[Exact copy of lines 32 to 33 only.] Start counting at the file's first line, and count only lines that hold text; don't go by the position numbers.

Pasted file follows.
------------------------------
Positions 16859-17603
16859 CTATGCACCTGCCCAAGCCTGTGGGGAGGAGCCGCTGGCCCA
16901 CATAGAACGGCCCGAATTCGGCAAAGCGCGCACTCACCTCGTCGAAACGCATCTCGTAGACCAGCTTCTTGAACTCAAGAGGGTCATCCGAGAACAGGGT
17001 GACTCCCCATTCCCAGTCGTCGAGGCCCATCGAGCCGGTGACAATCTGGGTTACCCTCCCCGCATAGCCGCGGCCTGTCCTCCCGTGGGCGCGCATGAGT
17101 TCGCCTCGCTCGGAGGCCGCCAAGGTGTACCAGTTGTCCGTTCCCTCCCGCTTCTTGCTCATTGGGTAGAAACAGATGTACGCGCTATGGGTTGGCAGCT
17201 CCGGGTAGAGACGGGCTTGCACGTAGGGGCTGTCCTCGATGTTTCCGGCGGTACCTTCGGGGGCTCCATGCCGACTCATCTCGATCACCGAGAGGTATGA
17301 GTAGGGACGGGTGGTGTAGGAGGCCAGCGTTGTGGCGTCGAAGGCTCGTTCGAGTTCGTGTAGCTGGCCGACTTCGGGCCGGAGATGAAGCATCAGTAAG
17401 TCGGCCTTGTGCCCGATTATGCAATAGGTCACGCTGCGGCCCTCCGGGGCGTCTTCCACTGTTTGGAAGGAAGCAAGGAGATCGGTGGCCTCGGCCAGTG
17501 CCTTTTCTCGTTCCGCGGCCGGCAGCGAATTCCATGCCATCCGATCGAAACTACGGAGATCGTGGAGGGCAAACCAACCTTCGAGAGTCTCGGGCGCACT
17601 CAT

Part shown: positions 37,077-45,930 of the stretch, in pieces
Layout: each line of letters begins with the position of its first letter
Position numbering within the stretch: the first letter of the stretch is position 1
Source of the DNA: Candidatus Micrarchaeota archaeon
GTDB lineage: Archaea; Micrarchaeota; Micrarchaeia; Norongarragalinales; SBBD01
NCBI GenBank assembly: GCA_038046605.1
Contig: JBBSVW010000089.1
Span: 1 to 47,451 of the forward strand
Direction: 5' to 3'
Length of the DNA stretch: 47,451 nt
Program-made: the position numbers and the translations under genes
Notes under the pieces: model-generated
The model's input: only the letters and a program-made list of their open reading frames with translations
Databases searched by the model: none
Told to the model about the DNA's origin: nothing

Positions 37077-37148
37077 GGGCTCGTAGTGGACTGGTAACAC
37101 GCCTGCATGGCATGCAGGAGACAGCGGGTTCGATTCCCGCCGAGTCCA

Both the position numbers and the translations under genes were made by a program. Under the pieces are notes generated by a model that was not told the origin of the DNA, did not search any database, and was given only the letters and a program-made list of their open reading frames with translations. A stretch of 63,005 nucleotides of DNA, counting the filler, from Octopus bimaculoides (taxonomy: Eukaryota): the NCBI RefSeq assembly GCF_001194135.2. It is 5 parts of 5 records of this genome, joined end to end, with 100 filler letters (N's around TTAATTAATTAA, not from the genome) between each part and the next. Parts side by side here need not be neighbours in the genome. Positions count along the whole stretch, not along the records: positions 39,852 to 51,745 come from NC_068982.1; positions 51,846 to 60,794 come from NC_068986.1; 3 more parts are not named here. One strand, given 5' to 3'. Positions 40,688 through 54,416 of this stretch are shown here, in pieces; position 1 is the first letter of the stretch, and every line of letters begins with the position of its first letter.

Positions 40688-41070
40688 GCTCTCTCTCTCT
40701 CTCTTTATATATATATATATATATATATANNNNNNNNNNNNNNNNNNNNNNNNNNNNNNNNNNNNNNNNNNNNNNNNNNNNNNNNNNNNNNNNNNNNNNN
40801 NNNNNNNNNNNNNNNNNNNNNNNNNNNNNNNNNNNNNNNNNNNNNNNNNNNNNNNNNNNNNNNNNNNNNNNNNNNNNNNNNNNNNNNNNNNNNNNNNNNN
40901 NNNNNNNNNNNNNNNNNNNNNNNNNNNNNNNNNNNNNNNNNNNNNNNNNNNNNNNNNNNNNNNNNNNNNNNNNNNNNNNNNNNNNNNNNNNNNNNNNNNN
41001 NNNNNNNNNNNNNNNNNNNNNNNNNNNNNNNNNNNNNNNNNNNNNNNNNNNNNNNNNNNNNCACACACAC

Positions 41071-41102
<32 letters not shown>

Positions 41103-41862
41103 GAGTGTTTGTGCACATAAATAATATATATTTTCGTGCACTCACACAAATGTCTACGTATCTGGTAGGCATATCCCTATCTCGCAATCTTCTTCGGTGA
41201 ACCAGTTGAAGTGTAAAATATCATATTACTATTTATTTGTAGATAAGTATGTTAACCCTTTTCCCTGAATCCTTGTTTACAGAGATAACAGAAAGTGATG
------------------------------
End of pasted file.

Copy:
40701 CTCTTTATATATATATATATATATATATANNNNNNNNNNNNNNNNNNNNNNNNNNNNNNNNNNNNNNNNNNNNNNNNNNNNNNNNNNNNNNNNNNNNNNN
40801 NNNNNNNNNNNNNNNNNNNNNNNNNNNNNNNNNNNNNNNNNNNNNNNNNNNNNNNNNNNNNNNNNNNNNNNNNNNNNNNNNNNNNNNNNNNNNNNNNNNN